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Please help me to find mistakes in this code.I wrote a simple program that adds n strings to trie by Aho-Corasick algorithm,but it doesn't work correctly.It crashes after entering strings.What's wrong with this code?

#include <cstdlib>
#include <iostream>
#include <vector>
#define ALPHABET 26

using namespace std;

struct item
{
       int next[ALPHABET];
       int leaf;
       item()
       {
               for (int i = 0; i < ALPHABET; i++)
                       next[i] = -1;
               leaf = 0;
       }
};

vector <item> trie;

int add_string(string &s)
{
       int z = 0;
       item temp;
       for (int i = 0; i < s.length(); i++)
       {
              char c = s[i] - 'a';
              if (trie[z].next[c] == -1)
              {
                     trie[z].next[c] = trie.size();
                     trie.push_back(temp);}
                     z = trie[z].next[c];
              }
              trie[z].leaf = true;
       }
}

int main(int argc, char *argv[])
{
       int n;
       cin >> n;
       string s[n];
       for (int i = 0; i < n; i++)
              cin >> s[i];
       for (int i = 0; i < n; i++)
              add_string(s[i]);
       system("PAUSE");
       return EXIT_SUCCESS;
}
share|improve this question
    
have you even tried to debug anything ? –  Stephane Rolland Mar 23 '13 at 15:45
    
How does it crash? What's the error message? –  us2012 Mar 23 '13 at 15:47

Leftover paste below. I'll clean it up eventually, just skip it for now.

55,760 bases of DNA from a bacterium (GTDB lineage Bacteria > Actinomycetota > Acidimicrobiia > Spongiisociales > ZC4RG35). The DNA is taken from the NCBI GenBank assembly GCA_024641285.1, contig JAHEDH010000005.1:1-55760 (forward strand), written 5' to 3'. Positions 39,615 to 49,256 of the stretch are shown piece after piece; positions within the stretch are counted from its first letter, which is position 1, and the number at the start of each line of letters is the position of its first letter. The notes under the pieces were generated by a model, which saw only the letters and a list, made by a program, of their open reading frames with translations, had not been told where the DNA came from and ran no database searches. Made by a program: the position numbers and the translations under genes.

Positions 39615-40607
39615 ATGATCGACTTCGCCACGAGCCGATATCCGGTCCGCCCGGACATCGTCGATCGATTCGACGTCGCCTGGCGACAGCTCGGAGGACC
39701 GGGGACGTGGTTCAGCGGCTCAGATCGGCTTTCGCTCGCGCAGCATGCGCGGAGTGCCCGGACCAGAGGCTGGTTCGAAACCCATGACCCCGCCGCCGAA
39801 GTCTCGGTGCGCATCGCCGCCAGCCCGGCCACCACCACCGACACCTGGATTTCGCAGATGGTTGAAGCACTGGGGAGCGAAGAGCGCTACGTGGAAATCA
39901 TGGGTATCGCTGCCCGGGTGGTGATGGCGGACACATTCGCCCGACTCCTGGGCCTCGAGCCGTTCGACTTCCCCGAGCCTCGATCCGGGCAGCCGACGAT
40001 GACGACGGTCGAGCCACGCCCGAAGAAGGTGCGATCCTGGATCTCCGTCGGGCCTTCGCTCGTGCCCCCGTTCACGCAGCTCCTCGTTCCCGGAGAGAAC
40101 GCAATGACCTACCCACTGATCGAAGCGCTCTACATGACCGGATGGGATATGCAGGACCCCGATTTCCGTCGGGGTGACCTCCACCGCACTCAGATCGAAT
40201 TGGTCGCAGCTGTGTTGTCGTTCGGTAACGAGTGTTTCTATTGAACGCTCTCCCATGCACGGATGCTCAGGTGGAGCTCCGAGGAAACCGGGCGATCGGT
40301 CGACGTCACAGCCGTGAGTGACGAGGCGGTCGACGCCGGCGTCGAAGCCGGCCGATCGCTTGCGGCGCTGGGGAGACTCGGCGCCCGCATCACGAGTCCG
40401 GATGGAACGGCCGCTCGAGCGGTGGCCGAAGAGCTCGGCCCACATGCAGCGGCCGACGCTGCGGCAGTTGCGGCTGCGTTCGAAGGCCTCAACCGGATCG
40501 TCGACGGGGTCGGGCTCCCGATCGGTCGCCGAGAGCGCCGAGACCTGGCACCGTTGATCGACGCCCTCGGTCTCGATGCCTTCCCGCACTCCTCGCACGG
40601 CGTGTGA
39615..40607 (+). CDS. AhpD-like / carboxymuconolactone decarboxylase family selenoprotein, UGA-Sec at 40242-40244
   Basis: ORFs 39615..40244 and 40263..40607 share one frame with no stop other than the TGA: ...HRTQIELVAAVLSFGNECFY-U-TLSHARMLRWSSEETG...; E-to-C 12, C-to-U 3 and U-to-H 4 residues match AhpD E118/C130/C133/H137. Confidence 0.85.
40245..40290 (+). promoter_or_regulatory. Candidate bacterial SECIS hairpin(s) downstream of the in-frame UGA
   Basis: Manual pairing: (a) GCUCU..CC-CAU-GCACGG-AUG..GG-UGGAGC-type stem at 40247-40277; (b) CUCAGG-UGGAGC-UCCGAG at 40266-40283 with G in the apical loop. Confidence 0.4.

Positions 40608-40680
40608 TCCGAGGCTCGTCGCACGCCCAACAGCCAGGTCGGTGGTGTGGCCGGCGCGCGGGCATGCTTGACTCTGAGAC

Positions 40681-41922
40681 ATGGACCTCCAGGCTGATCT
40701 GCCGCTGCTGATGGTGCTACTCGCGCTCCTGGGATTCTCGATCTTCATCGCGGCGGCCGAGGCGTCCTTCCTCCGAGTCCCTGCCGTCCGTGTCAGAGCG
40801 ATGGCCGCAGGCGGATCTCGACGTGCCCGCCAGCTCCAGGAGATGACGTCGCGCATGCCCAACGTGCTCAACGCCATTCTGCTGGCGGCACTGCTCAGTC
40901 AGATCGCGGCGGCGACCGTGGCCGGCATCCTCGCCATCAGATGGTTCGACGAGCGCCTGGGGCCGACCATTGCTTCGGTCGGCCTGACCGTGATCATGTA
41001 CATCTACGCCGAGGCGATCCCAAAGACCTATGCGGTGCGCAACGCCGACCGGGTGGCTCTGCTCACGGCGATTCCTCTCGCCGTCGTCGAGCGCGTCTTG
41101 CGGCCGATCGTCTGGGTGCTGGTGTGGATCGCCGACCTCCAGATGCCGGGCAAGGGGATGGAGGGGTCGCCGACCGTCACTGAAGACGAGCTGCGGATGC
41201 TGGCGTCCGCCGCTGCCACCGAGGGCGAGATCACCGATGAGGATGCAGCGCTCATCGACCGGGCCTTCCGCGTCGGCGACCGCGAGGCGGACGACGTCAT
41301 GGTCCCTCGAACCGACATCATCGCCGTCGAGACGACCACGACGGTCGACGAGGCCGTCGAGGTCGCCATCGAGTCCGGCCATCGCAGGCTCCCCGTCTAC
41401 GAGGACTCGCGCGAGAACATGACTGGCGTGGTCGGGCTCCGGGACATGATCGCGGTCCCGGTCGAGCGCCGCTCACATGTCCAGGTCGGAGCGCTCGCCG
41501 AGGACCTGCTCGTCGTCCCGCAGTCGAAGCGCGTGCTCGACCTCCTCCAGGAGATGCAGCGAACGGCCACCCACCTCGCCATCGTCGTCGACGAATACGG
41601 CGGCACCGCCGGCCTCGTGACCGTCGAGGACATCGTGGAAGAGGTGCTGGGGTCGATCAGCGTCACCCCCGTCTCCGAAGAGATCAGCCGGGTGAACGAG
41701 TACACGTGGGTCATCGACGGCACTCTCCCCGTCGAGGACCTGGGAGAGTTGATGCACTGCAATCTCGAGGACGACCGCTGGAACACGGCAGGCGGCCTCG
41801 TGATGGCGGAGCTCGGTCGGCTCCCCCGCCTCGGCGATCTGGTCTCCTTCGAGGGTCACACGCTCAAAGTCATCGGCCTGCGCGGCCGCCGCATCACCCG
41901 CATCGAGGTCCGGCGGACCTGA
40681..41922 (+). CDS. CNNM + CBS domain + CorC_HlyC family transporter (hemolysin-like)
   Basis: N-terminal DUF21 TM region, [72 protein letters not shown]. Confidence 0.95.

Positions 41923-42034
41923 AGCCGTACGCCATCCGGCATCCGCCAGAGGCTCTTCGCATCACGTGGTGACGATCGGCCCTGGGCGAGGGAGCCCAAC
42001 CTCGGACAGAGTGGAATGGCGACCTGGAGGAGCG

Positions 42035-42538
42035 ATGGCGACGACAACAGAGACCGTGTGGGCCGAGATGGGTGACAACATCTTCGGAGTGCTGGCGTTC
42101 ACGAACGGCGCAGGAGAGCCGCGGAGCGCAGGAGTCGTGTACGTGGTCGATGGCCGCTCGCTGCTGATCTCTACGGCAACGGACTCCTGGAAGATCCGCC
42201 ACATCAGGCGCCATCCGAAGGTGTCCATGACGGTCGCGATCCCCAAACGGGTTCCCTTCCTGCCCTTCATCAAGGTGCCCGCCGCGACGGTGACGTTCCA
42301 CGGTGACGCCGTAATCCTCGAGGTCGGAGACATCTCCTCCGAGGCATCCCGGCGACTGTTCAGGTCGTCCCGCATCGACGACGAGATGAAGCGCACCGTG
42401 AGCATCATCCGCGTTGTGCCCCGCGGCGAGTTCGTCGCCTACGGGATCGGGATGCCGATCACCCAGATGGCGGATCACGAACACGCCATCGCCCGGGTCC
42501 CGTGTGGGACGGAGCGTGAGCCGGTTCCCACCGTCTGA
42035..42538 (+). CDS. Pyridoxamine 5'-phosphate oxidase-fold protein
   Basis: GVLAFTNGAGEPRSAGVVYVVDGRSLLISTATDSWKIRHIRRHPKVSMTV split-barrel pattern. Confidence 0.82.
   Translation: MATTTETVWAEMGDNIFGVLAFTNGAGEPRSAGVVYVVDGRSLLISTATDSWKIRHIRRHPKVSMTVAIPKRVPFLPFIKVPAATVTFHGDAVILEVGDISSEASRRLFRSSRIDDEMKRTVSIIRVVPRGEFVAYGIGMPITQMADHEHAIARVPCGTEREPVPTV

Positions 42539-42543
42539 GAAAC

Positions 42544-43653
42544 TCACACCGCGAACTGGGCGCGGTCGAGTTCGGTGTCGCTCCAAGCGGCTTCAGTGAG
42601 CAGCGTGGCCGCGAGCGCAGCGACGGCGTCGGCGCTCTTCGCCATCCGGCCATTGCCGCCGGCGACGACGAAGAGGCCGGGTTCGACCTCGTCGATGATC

1  
Note: string s[n]; makes use of a gcc-ism. In C++ arrays dimensions should be fixed at compile-time (unless dynamically allocated), VLA (Variable-Length Arrays) are strictly C99 and using them in C++ is non-standard (and thus non-portable). The recommendation is to use std::vector<std::string> s(n); instead. –  Matthieu M. Mar 23 '13 at 15:59

1 Answer 1

I don't know anything about the algorithm, so I have no idea if it is running correctly. However, just based on running your code through gdb, you need to start out with at least one element in your trie vector. You could do that by writing

vector <item> trie(1);

where the 1 signifies how many elements the vector should start out with. With that change, the code runs fine (but I don't know if it is running the algorithm correctly).

share|improve this answer
    
I think you are right.I will add search function to check if it works. –  Murad Talibov Mar 23 '13 at 16:15

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